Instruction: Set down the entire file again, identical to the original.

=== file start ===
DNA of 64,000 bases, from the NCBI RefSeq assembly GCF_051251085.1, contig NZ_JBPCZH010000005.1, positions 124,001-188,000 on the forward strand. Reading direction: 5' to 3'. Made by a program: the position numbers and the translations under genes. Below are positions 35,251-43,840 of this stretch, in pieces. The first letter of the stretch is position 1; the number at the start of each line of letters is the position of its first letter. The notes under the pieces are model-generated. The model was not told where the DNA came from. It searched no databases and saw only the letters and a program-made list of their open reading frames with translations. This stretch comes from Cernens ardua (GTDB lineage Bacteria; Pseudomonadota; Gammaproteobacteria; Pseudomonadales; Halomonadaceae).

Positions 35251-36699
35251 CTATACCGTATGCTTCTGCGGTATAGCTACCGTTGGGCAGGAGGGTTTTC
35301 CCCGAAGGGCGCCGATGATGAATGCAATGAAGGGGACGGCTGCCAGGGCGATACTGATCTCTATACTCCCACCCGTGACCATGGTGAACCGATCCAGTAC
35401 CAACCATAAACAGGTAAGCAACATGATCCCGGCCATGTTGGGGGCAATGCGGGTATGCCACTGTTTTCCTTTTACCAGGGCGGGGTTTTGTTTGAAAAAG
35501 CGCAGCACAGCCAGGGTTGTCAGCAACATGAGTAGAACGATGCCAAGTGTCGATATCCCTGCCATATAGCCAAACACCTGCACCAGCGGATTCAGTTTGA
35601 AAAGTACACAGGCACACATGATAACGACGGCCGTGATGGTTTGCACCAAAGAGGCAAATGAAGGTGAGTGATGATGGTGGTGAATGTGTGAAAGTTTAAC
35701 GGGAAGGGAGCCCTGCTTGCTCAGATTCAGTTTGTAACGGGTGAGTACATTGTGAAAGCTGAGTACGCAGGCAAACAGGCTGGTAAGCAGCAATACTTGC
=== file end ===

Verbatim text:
DNA of 64,000 bases, from the NCBI RefSeq assembly GCF_051251085.1, contig NZ_JBPCZH010000005.1, positions 124,001-188,000 on the forward strand. Reading direction: 5' to 3'. Made by a program: the position numbers and the translations under genes. Below are positions 35,251-43,840 of this stretch, in pieces. The first letter of the stretch is position 1; the number at the start of each line of letters is the position of its first letter. The notes under the pieces are model-generated. The model was not told where the DNA came from. It searched no databases and saw only the letters and a program-made list of their open reading frames with translations. This stretch comes from Cernens ardua (GTDB lineage Bacteria; Pseudomonadota; Gammaproteobacteria; Pseudomonadales; Halomonadaceae).

Positions 35251-36699
35251 CTATACCGTATGCTTCTGCGGTATAGCTACCGTTGGGCAGGAGGGTTTTC
35301 CCCGAAGGGCGCCGATGATGAATGCAATGAAGGGGACGGCTGCCAGGGCGATACTGATCTCTATACTCCCACCCGTGACCATGGTGAACCGATCCAGTAC
35401 CAACCATAAACAGGTAAGCAACATGATCCCGGCCATGTTGGGGGCAATGCGGGTATGCCACTGTTTTCCTTTTACCAGGGCGGGGTTTTGTTTGAAAAAG
35501 CGCAGCACAGCCAGGGTTGTCAGCAACATGAGTAGAACGATGCCAAGTGTCGATATCCCTGCCATATAGCCAAACACCTGCACCAGCGGATTCAGTTTGA
35601 AAAGTACACAGGCACACATGATAACGACGGCCGTGATGGTTTGCACCAAAGAGGCAAATGAAGGTGAGTGATGATGGTGGTGAATGTGTGAAAGTTTAAC
35701 GGGAAGGGAGCCCTGCTTGCTCAGATTCAGTTTGTAACGGGTGAGTACATTGTGAAAGCTGAGTACGCAGGCAAACAGGCTGGTAAGCAGCAATACTTGC